What Is the Best Kit for Domestic Travel?

You don’t have to cross an ocean for travel to become a major hassle. Like an overseas journey, flying domestic is easier if you have the right stuff.

Jun 3, 2015
Outside Magazine
What Is the Best Kit for Domestic Travel?

Whether traveling first class or on a budget, you’ll want to have these things with you.    Photo: Kristian Karlsson


This month, I’ve either worked or played in eight different cities and three different times zones. That adds up to a lot of travel. Which is why I’ve carefully curated a personal travel kit that includes the perfect pieces for an on-the-go lifestyle. In addition to these eight items, my biggest piece of advice is to pack everything in a single bag. Whether you’re flying first class or using Craigslist rideshares to get across the country, having a single bag makes you way more versatile.

Topo Designs Mountain Pack  

  Photo: Topo Designs

Yes, $189 seems like a hefty price tag for a daypack, but the Mountain Pack’s 500-denier exterior, waterproof zippers, and heavy-duty strap loops give this 21.5-liter bag the durability to last decades of travel. The down-the-front zippers kept all my gear easily accessible even with the top cinched down, but I most appreciated how the lid can expand to create a few more liters of storage when I return home with more goods than I left with.

Super.Natural Men’s Base Boxer 175

  Photo: Super.Natural

These boxers ($40) are made from a stretchy blend of merino wool, polyester, and elastane, meaning they’re extra comfortable for all-day sitting if your domestic travel looks more like work and less like adventure. Even though they’re only 48 percent odor-fighting merino, I have worn them for a full week on a single wash—an essential component to keep in mind when you have limited space and have to limit how much underwear you pack.  

Kitsbow Power Wool Base Layer 

  Photo: Kitsbow

I’ve tested a variety of Polartec’s Power Wool—a bicomponent wool and synthetic blend—and give the material high marks in moisture wicking as well as supple next-to-skin feel. The athletic fit of this base layer ($115) works well under a ski jacket during a morning skin, and the Henley collar gives it just enough style to wear to dinner.

Arc’Teryx Index Dopp Kit

  Photo: Arc’Teryx

My Index Dopp Kit ($29) has remained locked and loaded with all of my toiletries for more than a year now, and I think it may be my favorite piece of travel gear. Here’s why: It’s the perfect size to fit everything from a razor to a stick of deodorant, there’s a mesh compartment for my toothbrush so nothing else gets covered in toothpaste residue, and it has a clear plastic front so I don’t have to take liquids out while passing through airport security. I treat it like a first-aid kit and replenish it after each adventure. Knowing I can grab it on a moment’s notice seriously cuts back on travel-prep stress.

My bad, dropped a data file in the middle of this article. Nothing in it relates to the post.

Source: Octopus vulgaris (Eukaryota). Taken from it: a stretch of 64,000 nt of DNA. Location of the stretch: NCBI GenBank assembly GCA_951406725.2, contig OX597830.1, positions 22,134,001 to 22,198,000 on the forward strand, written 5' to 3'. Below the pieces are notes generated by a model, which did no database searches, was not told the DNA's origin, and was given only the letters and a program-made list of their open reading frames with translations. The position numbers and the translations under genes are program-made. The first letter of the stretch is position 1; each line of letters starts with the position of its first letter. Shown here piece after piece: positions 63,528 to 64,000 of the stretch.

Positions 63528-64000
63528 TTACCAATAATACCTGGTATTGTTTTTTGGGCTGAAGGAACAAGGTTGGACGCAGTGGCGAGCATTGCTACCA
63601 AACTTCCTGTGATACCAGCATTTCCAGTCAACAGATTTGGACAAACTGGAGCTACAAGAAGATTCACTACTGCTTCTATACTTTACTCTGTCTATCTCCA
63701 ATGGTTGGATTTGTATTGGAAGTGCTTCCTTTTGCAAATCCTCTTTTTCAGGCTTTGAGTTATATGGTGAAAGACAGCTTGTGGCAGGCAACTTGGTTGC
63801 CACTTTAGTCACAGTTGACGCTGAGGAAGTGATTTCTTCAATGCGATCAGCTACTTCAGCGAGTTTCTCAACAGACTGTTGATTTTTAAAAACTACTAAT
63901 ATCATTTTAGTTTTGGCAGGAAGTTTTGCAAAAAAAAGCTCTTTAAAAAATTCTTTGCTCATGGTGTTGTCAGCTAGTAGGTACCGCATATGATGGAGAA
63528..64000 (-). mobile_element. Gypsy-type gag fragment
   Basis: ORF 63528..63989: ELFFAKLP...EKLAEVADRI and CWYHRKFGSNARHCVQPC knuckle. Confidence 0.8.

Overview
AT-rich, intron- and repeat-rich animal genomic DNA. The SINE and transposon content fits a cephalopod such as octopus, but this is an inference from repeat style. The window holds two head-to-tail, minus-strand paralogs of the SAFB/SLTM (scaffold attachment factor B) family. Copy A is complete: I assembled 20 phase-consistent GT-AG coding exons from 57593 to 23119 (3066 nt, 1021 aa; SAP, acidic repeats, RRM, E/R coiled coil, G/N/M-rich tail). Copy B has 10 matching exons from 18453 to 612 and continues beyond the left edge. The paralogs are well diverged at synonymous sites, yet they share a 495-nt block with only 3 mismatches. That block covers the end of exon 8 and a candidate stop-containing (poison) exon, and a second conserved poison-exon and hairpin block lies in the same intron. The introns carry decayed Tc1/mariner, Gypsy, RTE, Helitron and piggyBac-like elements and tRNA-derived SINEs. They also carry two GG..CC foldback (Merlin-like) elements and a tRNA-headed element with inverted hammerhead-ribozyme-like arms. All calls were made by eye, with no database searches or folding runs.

Lululemon ABC Pant 

  Photo: Lululemon

It’s simple: The four-way stretch on these pants ($128) makes them plenty comfortable for summit bids and airplane seats, but their slim fit and muted tones make them a respectable work pant as well. 

Salewa Mountain Trainer L Shoes 

  Photo: Salewa

The Mountain Trainer L ($199) has become my go-to walking shoe. I have yet to get a blister while wearing them, and the predominantly leather and muted black rubber upper make them look relatively dressy under slacks. Plus, the super-grippy Vibram soles saved my ass while scrambling on snowy granite when a storm chased me out of the Sierra a few weeks ago.

Ursa Major Essential Face Wipes

  Photo: Ursa Major

I take pride in how well I can clean up in a rest-stop bathroom. I’ve gone for weeks without a proper shower and still maintained a pretty high level of personal hygiene. While hand soap, deodorant, and a toothbrush can do wonders for stink mitigation, I never feel fully clean unless my face is. Ursa Major’s Essential Face Wipes (20-pack for $24) are compact, and the natural ingredients make my face feel refreshed and totally clean in a single use. 

Yurbuds Inspire 400

  Photo: Yurbuds

While I prefer cordless Bluetooth earphones when exercising at home, I tend to forget to charge them on the road, which just means one more thing to worry about. While the Inspire 400 ($50) may not be cordless, the silicon buds did sit snugly in my ears while running and never felt uncomfortable, even when I wore them for an entire ten-hour road trip when my stereo system bugged out.

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